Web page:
While the darker side of human nature might lead some in the Championship to view Plymouth Albion’s financial troubles as offering a potential reprieve from a tortuous relegation battle, it would take a pretty twisted individual to wish ill on such a proud oval-ball institution.
If the Brickfields outfit lapse into administration they could be hit with a 30-point penalty, 20 in the regular season and ten in the play-offs, and that would effectively be an Advance to Go card for the other sides in the bottom four.
That fate will hopefully be avoided. They have raised £130,000 of the £250,000 they need to make it through to the end of the season and the local newspaper, The Herald, has backed a campaign to find the rest.
The effort is being spearheaded by Plymouth chairman, Dr Graham Stirling, someone I have not met but who is always well spoken of by other Championship clubs.
However, while I wish Plymouth all the best in their work, I cannot support Dr Stirling’s call for the RFU to increase its funding of the Championship from around £320,000 per club to £1 million.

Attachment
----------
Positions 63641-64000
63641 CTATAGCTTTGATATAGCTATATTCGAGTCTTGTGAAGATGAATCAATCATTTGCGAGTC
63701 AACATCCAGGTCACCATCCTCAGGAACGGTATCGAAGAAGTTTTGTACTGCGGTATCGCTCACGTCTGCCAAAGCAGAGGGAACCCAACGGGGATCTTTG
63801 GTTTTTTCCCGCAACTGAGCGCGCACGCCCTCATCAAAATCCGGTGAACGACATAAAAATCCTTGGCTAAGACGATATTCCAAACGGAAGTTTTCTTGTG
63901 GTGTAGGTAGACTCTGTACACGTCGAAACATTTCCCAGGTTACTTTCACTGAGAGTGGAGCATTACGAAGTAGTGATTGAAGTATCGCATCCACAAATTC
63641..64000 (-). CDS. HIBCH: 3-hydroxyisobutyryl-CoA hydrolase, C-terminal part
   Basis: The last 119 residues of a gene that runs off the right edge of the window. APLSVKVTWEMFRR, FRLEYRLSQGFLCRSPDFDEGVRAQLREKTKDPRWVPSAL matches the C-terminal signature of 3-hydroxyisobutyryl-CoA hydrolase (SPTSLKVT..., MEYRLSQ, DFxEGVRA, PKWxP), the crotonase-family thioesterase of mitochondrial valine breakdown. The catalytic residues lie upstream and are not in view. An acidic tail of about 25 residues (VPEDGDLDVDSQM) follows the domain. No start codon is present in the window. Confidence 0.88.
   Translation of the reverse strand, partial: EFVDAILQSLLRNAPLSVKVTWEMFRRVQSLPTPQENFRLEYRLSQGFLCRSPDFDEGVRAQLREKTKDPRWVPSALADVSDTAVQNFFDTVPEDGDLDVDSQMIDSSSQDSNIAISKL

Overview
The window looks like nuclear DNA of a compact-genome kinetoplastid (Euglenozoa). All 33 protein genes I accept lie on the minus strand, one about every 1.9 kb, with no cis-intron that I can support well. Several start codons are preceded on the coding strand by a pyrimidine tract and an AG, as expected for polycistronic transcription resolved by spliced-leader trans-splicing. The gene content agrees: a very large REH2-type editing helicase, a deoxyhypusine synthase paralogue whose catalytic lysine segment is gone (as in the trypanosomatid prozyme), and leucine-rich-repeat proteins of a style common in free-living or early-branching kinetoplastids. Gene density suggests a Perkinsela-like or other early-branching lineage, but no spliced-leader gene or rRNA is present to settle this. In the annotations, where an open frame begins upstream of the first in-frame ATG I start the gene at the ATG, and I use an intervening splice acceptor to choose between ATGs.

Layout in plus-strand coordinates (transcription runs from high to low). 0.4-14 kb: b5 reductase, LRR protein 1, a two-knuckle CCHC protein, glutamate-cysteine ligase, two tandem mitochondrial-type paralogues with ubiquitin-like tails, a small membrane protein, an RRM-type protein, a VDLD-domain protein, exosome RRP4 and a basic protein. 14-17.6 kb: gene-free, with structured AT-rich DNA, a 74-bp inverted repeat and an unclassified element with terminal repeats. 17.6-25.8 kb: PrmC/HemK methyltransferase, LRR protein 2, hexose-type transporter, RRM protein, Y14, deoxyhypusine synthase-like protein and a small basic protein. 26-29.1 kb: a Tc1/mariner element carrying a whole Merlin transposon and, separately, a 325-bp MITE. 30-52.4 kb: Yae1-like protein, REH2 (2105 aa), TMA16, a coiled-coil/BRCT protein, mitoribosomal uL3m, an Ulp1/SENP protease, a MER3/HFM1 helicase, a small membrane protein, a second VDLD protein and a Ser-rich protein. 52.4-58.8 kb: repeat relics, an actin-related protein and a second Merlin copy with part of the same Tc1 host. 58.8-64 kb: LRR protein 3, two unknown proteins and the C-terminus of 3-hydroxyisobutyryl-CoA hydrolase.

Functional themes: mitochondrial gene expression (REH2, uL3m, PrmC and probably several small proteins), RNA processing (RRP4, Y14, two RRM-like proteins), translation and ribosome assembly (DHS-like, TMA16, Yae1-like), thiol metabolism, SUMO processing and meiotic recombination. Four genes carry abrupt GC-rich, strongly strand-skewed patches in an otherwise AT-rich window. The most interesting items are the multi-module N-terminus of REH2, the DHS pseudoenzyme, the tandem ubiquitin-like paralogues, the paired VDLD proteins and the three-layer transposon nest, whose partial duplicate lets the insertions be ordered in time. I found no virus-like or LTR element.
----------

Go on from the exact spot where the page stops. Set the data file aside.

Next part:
To me that would be financial madness. First of all, it is a hugely debatable point whether the RFU have a moral right to hand any of their member clubs’ money to other, already better-resourced outfits.
All across the country there are committee men who rightfully ask why they should pay their subscriptions and memberships only to see them passed to the very same Premiership and Championship clubs who have lured their promising young players away.
But that is merely a theoretical argument, let us deal in practicalities.
Surely the end-game in professional rugby is to have the maximum number of self-sufficient businesses, capable of generating income streams and using these to pump funds into the playing side.
If that brings Juan-Martin Hernandez to your club, then fantastic, if it brings a lower-profile fly-half, so be it. Spend only what you have.
Raising the current funding level would only perpetuate the culture of dependency that exists in the upper echelons of the sport. The baby must be weaned off the breast, not suckled even more, otherwise we will end up in Little Britain territory where Harvey is still being fed by his mother despite being a fully-grown man.
Increasing the funding would be a ludicrous approach and start a financial arms race in which agents demand and clubs offer more for the players they already employ.
This is the last thing Plymouth need.